The overall point, for Salzberg, is taking meditation out of the realm of colorful pillows and flowing clothing, and putting it squarely into the middle of the working day as a vital and practical tool.
“If you’re at work and there’s a contentious meeting going on and tempers are starting to flare, you don’t have to open up the closet and pull out all this equipment, sit down cross-legged, light the incense and look weird,”
she reassures leery business owners.
“You just need to settle your attention on your breath. No one even knows you’re doing it, so it’s very personal. It’s very independent.”
With every act of breathing, the abdomen rises and falls, which movement is always evident. This is the material quality known as vayodhatu (the element of motion). One should begin by noting this movement, which may be done by the mind intently observing the abdomen. You will find the abdomen rising when you breathe in, and falling when you breathe out. The rising should be noted mentally as `rising’, and the falling as `falling’. If the movement is not evident by just noting it mentally, keep touching the abdomen with the palm of your hand. Do not alter the manner of your breathing. Neither slow it down, nor make it faster. Do not breathe too vigorously, either. You will tire if you change the manner of your breathing. Breathe steadily as usual and note the rising and falling of the abdomen as they occur. Note it mentally, not verbally.
… We don’t practice mindfulness for the sake of practicing mindfulness. Mindfulness isn’t an end in itself. It’s a tool. There are a few times we want to be open to everything that’s arising — for example in meditation — but that’s quite rare, and done as a form of training. Generally, you need to bear in mind what you’re actually doing (this is called sampajañña) and then pay attention to a set of experiences connected with that task (this is called sati).
This task was not small. Every place has a deep-seated culture as to how things are done. ‘Culture is the sum total of shared habits and expectations,’ [Bill] Thomas told me. As he saw it, habits and expectations had made institutional routines and safety greater priorities than living a good life, and had prevented the nursing home from successfully bringing in even one dog to live with the residents. He wanted to bring in enough animals, plants and children to make them a regular part of every nursing home resident’s life. Inevitably the settled routines of the staff would be disrupted, but then wasn’t that part of the aim?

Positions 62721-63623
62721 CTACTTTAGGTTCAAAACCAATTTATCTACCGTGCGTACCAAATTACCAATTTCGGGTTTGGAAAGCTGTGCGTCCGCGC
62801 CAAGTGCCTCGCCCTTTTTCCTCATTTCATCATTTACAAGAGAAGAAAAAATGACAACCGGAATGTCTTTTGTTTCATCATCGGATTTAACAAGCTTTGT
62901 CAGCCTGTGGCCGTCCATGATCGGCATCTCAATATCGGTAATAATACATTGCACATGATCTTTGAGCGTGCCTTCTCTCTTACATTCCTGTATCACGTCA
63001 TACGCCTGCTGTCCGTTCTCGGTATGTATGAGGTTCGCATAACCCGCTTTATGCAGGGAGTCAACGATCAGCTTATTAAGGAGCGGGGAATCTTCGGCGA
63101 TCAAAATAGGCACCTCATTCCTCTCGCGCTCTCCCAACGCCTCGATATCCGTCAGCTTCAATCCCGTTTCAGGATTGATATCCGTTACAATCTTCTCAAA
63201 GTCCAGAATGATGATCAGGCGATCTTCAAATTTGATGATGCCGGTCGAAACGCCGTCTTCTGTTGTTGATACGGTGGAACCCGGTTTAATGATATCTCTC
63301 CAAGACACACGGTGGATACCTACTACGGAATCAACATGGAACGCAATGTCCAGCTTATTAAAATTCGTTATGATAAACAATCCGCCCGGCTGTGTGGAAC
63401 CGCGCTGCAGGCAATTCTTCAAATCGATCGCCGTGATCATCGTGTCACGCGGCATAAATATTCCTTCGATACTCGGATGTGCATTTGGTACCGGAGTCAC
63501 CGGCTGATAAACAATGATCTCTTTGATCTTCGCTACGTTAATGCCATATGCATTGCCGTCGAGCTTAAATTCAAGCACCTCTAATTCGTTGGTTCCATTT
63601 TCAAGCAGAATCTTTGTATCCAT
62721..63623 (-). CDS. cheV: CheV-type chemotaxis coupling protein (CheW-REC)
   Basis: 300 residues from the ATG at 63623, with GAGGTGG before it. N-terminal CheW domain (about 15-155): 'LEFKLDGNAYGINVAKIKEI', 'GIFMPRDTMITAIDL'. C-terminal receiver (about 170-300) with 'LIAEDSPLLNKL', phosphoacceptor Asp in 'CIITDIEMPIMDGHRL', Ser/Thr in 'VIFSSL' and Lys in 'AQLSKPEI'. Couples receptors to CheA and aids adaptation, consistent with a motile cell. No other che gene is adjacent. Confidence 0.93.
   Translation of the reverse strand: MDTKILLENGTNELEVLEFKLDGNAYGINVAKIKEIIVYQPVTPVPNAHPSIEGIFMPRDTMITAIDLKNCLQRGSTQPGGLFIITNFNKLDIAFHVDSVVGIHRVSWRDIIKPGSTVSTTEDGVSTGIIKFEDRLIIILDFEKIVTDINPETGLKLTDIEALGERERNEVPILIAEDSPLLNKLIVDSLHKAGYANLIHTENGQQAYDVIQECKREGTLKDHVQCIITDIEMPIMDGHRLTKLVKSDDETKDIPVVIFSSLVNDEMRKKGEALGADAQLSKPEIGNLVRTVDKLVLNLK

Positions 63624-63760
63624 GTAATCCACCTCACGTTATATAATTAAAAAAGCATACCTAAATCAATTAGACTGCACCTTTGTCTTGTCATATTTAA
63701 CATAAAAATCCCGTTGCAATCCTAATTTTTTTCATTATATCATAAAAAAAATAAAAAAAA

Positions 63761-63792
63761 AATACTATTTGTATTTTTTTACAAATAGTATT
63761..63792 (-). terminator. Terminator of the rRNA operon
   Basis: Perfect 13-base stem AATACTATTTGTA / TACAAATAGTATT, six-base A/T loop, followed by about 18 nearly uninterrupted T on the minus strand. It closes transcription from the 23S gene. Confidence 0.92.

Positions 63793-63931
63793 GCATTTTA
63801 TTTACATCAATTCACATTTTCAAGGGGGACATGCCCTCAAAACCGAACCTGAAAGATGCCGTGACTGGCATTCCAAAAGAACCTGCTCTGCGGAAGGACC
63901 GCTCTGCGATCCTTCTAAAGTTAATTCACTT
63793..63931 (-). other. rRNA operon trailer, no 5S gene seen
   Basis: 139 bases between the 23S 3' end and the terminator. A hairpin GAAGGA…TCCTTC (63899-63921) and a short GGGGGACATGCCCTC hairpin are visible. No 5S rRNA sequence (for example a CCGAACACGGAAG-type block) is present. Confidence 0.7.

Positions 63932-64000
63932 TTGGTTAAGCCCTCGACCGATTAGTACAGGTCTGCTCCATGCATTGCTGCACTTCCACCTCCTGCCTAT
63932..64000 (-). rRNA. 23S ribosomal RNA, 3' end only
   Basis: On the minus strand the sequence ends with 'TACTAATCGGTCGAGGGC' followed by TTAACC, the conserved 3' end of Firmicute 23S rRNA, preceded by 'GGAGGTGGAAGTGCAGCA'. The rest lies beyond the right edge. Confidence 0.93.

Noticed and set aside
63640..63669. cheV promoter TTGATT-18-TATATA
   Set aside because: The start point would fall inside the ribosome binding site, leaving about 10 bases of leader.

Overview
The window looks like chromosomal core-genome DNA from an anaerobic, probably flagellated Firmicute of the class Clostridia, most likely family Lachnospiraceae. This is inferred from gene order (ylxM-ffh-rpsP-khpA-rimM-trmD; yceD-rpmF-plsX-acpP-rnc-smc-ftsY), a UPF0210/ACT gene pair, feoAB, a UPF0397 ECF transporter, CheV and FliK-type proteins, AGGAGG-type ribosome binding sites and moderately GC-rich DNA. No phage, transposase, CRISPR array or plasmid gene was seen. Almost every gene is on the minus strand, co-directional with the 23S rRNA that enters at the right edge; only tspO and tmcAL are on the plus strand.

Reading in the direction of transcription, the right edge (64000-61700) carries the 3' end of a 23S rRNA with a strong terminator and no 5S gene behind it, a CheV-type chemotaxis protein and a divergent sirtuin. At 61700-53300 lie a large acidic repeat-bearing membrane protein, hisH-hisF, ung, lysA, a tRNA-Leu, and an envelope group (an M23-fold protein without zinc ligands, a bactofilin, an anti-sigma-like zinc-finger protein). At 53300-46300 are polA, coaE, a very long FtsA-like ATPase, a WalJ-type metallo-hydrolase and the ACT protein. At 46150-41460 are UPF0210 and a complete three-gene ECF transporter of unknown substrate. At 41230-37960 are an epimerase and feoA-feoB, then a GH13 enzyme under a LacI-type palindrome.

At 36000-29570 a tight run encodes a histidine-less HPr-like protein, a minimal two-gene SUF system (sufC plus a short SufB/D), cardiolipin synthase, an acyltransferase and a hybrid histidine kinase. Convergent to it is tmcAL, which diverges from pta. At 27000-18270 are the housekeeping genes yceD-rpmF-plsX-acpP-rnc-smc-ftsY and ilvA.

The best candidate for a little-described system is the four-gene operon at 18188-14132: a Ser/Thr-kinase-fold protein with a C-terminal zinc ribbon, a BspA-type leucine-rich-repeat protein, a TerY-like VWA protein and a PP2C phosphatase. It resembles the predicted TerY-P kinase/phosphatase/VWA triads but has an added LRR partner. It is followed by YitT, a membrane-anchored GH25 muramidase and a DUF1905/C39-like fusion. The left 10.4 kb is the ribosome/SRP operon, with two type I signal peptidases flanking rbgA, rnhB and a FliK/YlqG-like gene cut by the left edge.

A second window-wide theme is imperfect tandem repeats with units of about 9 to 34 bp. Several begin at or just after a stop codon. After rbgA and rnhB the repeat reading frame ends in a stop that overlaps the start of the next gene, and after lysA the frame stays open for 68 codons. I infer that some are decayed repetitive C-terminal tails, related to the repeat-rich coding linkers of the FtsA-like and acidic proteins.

‘Culture has tremendous inertia,’ he said. ‘That’s why it’s culture. It works because it lasts. Culture strangles innovation in the crib.’
To combat the inertia, he decided they should go up against the resistance directly – ‘hit it hard,’ Thomas said. He called it the Big Bang. They wouldn’t bring a dog or a cat or a bird and wait to see how everyone responded. They’d bring all the animals in more or less at once.
Emotions too have grooves. As with mental grooves, emotional ones are also like well-worn paths. We cycle the same emotions over and over. We’re on a hamster wheel of thoughts. Thoughts and emotions feed each other.
We live within stories we’ve created and some we’ve inherited. Stories are important. They give us a sense of place, belonging and continuity. They can also restrict and limit.
But before that’s possible emotions have to be understood. First, they have a magnetic quality which means similar emotions clump together. Emotions can self-attract within a person or from person to person. That’s why a family, group of people, a community or a habitat can have certain emotional tones.
You should not take personally things that actually aren’t personal.
It turns out when you start to really dig down underneath it, there’s very little that’s personal.
Taking things personally is a prescription for infinite suffering.
Jon Kabat Zinn
Existentialism may provide a viewpoint for some people that amounts to an advance, a deepening or broadening; but for others it may amount to limitation and error. When viewpoints are released, the wisdom that is unveiled is much more profound and much more responsive than any philosophy. Ultimately, viewpoints and ‘isms’ have to be let go of completely.
The meditative worldview is not cobbled together with ideas and arguments, but is seen directly, or rather reflected directly with the clear mind — the mind that is free from dependency on any view, any concept.
If you are studying within a tradition, and that tradition provides a view, you should strive to fulfill that view. But ultimately you shouldn’t hold or make anything. Even just saying ‘universe’ is a mistake.
Mindfulness meditation doesn’t change life.
Meditation changes the heart’s capacity to accept life as it is.